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I was ushered into the office of the Minister of Education and was introduced to a charming lady who filled that position with signal ability. "I am told that you are from the United States of America. " she said with a winning smile, "and I hope that you will have a pleasant time while you remain with its." She spoke perfect English and informed me that it was the language of Eurasia, but that it differed from English used in other countries in one way. "We write the words the way they sound and eliminate all useless letters, saving a great deal of time and paper." She informed me that in no school throughout the country, save one, were the dead, or foreign, languages taught, and in that one only for the purpose of correct translation in the interest of science, for practical education is what people need. "We have one great university for orphan children and those without a name, and from it all the departments of the government are supplied with secretaries, clerks, typewriters and messengers, and as they are physically, mentally and morally trained for the duties of life, they are highly prized in the matrimonial market. All our common schools have a gymnasium and swimming tank annexed to the study room; the gymnasium being divided into two compartments, one for boys and one for girls, with a door from each communicating with the study room and also with the swimming tank." The tank was only four feet deep so as to remove as much as possible the chance for a child being drowned, and no little children were allowed in the tank without two or more boys and girls of fourteen years of age being present.

The doors leading into the tank room were kept under lock and key and were only opened once a day and that at the noon hour. The youngest children, up to the age of twelve years, when they had learned their lessons both in the forenoon and afternoon went into the gymnasium to play, and by those means the children are physically well developed and knowing how to swim are not liable to become frightened if thrown into the water and know what to do to save others from drowning. They are taught reading, writing, arithmetic, geography, typewriting, typesetting and practical geometry, so as to draw lines, angles and circles and find their volumes and areas, but algebra, astronomy, grammar, geology, physiology, biology and metaphysics are reserved for the high schools, where every boy and girl is sent when they are fifteen years of age and kept there for three years at the expense of the government. The high school is located in the district reserve as near the center of the district as conditions will permit in the vicinity of the court house and the Governor's residence and has adjoining it not less than one thousand acres, according to the population of the district, so as to make it as self-sustaining as possible and to teach the students agriculture, horticulture and the care and management of stock and poultry.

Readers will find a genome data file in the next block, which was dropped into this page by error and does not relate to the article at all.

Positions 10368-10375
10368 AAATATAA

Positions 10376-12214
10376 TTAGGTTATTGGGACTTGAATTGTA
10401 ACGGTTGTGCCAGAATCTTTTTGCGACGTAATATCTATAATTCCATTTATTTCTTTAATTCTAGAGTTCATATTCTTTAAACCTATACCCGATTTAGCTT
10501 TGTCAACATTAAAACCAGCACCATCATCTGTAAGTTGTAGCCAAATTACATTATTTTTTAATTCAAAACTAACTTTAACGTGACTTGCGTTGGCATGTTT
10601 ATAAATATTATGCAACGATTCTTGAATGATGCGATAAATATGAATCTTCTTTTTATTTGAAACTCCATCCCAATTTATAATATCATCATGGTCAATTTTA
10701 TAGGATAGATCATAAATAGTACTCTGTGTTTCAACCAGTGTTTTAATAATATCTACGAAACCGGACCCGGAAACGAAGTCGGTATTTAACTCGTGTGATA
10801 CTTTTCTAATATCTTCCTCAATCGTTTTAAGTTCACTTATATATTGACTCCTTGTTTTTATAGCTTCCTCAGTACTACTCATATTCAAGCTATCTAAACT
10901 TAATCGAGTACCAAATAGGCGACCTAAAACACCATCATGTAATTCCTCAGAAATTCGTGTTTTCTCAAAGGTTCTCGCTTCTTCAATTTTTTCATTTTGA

"We have a foundry, machine shop, woolen mill, cotton mill and chemical works at every high school, and while both sexes are taught farming and gardening the boys are taught mechanical trades and the girls knitting, spinning, weaving, cooking, housekeeping and nursing, so as to know how to take care of the sick and injured, and at the age of eighteen years the boys are drafted into the army and serve three years, building railways, levees, canals, irrigation ditches, docks, warehouses and other public buildings, and the girls are sent to the chemical factories, woolen mills, cotton mills, paper mills, flax mills, sugar mills and tobacco factories. No exceptions are made from service; all must serve. Both boys and girls are dressed in military uniform and are drilled two hours in rifle practice, firing ten shots at an imitation enemy in a military suit, stuffed with straw, in different positions, from one hundred to one thousand yards distance, every Sunday weather permitting and in actual war one brigade of girls is assigned to every division of the army to carry off the wounded and nurse them and to assist in the defense whenever it is necessary, and also to garrison and hold the lines of communication and their presence in the field has been so inspiring to our boys that they never have turned their backs to the enemy."

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